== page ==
Penn State University students likely will see yet another tuition increase this fall, though perhaps one less onerous than in previous years.
The university's board of trustees today is expected to vote on proposed increases in the base in-state tuition for the 2013-14 academic year that would vary by campus from nearly 3.4 percent to less than 1 percent,
The rates were unveiled Thursday by the trustees' finance, business and capital planning committee, assembled for the first of two days of trustee meetings at Penn State Fayette, The Eberly Campus.
Committee members and Penn State President Rodney Erickson said the rates reflect a desire to keep college within students' financial reach and are an acknowledgement that a declining number of high school graduates has reduced the pool of prospective students.
The numbers also reflect a February agreement between public university leaders and Gov. Tom Corbett to minimize tuition increases in return for being spared additional cuts in state aid.
Like other universities across the commonwealth, Penn State has struggled of late to balance its books in the face of a weakened economy and deep state funding reductions. A weakened market for students has only added to those pressures, in particular on some of its branch campuses.
"We continue to acknowledge the impact of adverse demographics of high school age students particularly in Western Pennsylvania, while recognizing that adult students in Pennsylvania may find Penn State of interest to them as they consider changing careers or furthering their education," Mr. Erickson said in a statement released as the committee met.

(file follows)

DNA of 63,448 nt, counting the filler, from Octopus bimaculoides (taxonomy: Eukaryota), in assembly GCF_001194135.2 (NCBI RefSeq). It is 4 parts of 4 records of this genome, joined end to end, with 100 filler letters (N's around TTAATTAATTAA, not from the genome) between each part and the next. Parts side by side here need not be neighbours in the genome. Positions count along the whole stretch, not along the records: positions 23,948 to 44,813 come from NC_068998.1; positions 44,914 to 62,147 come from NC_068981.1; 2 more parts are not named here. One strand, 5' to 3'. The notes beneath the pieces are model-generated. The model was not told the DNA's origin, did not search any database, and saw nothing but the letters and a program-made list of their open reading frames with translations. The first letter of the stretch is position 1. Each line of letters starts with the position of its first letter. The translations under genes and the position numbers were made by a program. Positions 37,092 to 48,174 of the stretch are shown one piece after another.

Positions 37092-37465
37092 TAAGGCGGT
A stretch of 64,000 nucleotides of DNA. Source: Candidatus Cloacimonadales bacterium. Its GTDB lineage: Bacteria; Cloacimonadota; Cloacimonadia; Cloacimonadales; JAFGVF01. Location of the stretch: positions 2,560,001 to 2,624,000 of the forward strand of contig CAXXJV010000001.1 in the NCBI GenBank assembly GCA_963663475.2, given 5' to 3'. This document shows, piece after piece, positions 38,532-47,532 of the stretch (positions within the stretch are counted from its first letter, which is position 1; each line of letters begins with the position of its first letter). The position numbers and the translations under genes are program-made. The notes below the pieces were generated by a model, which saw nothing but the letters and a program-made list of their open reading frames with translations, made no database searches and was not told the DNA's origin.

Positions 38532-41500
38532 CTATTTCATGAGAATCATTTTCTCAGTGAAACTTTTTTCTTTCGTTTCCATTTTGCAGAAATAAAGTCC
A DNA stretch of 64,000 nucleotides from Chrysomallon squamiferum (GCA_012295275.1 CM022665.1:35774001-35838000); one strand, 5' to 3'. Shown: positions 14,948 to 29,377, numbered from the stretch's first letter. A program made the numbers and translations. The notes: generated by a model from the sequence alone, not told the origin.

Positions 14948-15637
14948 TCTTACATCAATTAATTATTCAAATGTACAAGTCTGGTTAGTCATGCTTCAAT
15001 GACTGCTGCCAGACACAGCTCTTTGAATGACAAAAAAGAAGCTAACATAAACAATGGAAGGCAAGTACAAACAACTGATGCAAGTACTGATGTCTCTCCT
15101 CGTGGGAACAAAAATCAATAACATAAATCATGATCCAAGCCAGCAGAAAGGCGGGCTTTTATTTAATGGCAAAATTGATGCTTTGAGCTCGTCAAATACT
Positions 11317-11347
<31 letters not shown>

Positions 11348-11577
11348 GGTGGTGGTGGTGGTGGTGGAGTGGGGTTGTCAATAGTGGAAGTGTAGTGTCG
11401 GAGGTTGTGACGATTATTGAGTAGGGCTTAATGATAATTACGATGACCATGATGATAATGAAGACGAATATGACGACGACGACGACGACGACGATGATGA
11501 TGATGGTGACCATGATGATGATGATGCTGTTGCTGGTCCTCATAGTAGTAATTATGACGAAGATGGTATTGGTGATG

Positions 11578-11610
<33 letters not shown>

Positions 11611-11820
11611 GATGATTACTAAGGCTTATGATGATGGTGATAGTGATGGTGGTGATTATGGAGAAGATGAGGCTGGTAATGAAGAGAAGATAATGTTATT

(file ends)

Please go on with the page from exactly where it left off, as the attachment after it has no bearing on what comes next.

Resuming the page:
The school with 96,000 students in recent years has held the dubious distinction as the nation's most expensive public university, until the University of Pittsburgh overtook it in June. Both state-related universities said the high tuition reflects relatively low state funding support.
The largest proposed increase would affect Penn State's main University Park campus, where freshmen and sophomores now pay $15,562 a year. A 3.39 percent increase is proposed there, or $528 per year for in-state students.
Non-Pennsylvanians on the main campus would see a smaller percentage increase of 2.87 percent, but because out-of-state tuition is higher, that translates into a larger dollar amount -- an additional $800 per year.
At the Penn State Altoona, Berks, Erie and Harrisburg campuses, tuition would rise by 2.45 percent, or $320 a year, under the proposal.
At several other Penn State campuses, the proposed increase is 1.85 percent, or $232 per year. Those include Abington, Brandywine, Hazelton, Lehigh Valley, Schuylkill, Worthington Scranton and York.
Students attending most other Western Pennsylvania campuses -- Beaver, DuBois, Greater Allegheny, Fayette and New Kensington -- would see increases of 0.75 percent, or $94 per year, if the plan is adopted.
The university proposed no tuition increase for Penn State Shenango.
Tuition prices can vary by major and a student's year of study, and the proposed tuition does not reflect various fees.
For instance, total costs for first-year students on the main campus in tuition, room and board, as well as other fees would total $26,362 for Pennsylvania residents and $38,936 for students out of state, according to Penn State data.
Trustees today will vote on modifications to three fees.
At all of Penn State's two dozen locations, the information technology fee would increase by $8 a year to $496; the student activities fee would rise by $4 a year to $174; and the student facilities fee would rise by $8 a year to $232.
The proposed tuition increases unveiled during Thursday's daylong committee meetings represent in the aggregate a 2.76 percent increase, second-smallest increase at Penn State since 1967 after last year's price hike, Penn State spokeswoman Lisa Powers said.
Bill Schackner: email@example.com, 412-263-1977 and on Twitter: @BschacknerPG. First Published July 11, 2013 10:30 AM